Asking for money is a bit taboo. No matter what it is you are asking to fund- a creative project, your new line of personalised luxury watches, or a donation to charity, the act of asking for cold hard cash makes us uncomfortable. It flies in the face of all the ideals we hold true about growing up and establishing ourselves in the world. You get a job, the job pays you, and you take care of things from there. That’s the way we do things, right?
But what if what you ‘do’ doesn’t pay you? What if you want to work in an industry that expects you to have a body of tangible, professional work before you can be considered for paid work? If you’re nodding, then welcome to the arts. There is essentially no art form in which it is possible to become a professional without time spent, and work produced, prior to having a job, becoming a freelancer, running a business, completing projects with a salary attached, or in fact, earning any money from your art at all.
If you work —or hope to work —in the screen, visual arts, performing arts, literary, or music worlds (and there are many others) then this is absolutely the norm.
So what to do?
The reality is that if you want to be a successful artist, you will need help at some point. It may take the shape of mentorship or you might be lucky enough to get a job that can help you develop and hone your skills. But if not – then you’ll probably seek to fund a project at some point that can showcase your talent and act as a calling card for future work.
If you don’t want to go into debt or spend your savings on doing this (and many artists do either or both), then your only option is to throw caution to the wind and just ask. Whether its in a formalised fashion, such as via a grant program or informally via a crowd funding campaign or seeking investment, there are some key principles that can help you get there without too much pain or awkwardness.
- Stop apologising. This is harder than it sounds. A lot of us feel a sense of guilt about the fact that we might need to ask for money to fund our work. But if you’re apologetic or embarrassed, not only does it make for an awkward exchange, it sends the message that you’re not confident your work deserves to be funded. To shift your attitude so you feel a bit more comfortable, see point 2 below.
- Focus on the economics of the exchange. Most of us are pretty good at accepting the conditions of buying and selling. They operate like this: someone produces/provides a product/service that is of value to a market, puts a price on it loosely based on similar products or services in that market, and then people buy it. Grant funding and crowd funding sit outside this exchange, and yet, the principles are ultimately the same. If you are producing something or offering a service in exchange for the money you receive, no matter what it is, you are providing value to a person or group of people. So act like it!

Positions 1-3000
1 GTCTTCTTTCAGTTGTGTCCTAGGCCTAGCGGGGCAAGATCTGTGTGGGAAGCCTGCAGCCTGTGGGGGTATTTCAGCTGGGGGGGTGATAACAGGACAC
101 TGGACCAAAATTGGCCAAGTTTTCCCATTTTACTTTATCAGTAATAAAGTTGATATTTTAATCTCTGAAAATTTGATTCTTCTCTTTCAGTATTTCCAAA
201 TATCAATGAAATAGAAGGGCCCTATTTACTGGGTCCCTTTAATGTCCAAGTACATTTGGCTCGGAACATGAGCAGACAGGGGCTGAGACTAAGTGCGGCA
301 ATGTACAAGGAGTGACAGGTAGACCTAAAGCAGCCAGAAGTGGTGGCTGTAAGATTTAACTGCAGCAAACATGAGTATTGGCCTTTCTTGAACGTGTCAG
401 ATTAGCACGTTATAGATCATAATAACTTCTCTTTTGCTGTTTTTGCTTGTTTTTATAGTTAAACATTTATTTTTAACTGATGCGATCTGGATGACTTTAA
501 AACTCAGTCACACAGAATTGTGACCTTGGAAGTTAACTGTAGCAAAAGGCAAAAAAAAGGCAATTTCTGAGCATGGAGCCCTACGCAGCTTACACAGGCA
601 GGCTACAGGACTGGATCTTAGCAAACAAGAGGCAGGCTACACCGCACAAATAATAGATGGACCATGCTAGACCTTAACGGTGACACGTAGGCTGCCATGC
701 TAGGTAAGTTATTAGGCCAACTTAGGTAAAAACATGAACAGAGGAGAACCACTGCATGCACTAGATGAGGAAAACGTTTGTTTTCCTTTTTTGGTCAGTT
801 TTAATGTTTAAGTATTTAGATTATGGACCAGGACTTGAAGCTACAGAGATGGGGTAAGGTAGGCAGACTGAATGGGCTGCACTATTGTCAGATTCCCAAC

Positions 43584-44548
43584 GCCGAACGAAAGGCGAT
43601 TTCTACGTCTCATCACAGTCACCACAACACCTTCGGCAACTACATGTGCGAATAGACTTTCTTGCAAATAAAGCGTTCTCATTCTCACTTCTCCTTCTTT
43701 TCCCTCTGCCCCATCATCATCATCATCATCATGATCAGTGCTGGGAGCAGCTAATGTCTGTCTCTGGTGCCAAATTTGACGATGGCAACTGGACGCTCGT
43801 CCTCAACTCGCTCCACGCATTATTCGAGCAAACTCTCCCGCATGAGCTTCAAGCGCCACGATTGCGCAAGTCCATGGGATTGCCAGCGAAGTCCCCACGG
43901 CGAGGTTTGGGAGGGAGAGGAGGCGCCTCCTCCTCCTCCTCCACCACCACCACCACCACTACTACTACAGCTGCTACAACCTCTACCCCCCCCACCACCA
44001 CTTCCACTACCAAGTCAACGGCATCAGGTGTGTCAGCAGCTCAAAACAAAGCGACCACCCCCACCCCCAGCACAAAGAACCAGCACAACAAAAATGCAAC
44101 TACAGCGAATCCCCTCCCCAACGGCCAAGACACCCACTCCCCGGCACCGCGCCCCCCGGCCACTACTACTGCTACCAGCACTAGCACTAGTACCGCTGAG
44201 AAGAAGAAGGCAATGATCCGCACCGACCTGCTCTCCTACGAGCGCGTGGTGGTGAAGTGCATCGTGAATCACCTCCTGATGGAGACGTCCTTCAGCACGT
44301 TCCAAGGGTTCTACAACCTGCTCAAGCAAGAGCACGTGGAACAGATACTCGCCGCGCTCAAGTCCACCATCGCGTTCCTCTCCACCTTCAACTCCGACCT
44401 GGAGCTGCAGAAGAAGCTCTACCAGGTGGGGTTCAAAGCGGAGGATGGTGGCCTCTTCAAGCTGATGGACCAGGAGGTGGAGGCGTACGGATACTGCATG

- Find your audience, then connect. If you’re starting out you may not have an audience yet. But in the case of asking for money, this is actually easier, because you know who your audience is. You’re going to be contacting them to ask for donations to your crowd funding campaign, or for private investment, or to submit a proposal for grant funding. Keeping the focus on your audience is a double-edged winning sword. Think about what they value, what’s important to them and your message will speak more clearly to them. If your message is clear to them, they’ll be more likely to give you money (if you’re unsure about how to be clear in the case of applying for funding check out my tips here). As a bonus, doing this will take the focus off the ‘me, me, me its all about me’ thinking that leads to the embarrassment, awkwardness and fear of rejection stuff.
- Do the work. It’s a no brainer really. Nothing comes for free. There is a perception out there that people that ‘get funded’ via grants or the crowd are lazy or receiving something for nothing. This could not be further from the truth. No matter what, you need to have enough respect for yourself and whoever it is that you’re asking, to put the work in. It usually pays off.
- Bonus points: Read The Art of Asking. I highly recommend Amanda Palmer’s book, The Art of Asking, for anyone who is an artist (full stop), but particularly if you need to ask for money to fund your art. She writes beautifully about the experience of choosing to be an artist and the challenges that come with that, but mostly about the unexpected benefits of asking – often within the framework of artist and donator/funder – such as the fact that it truly brings people joy to contribute to the creation of art.
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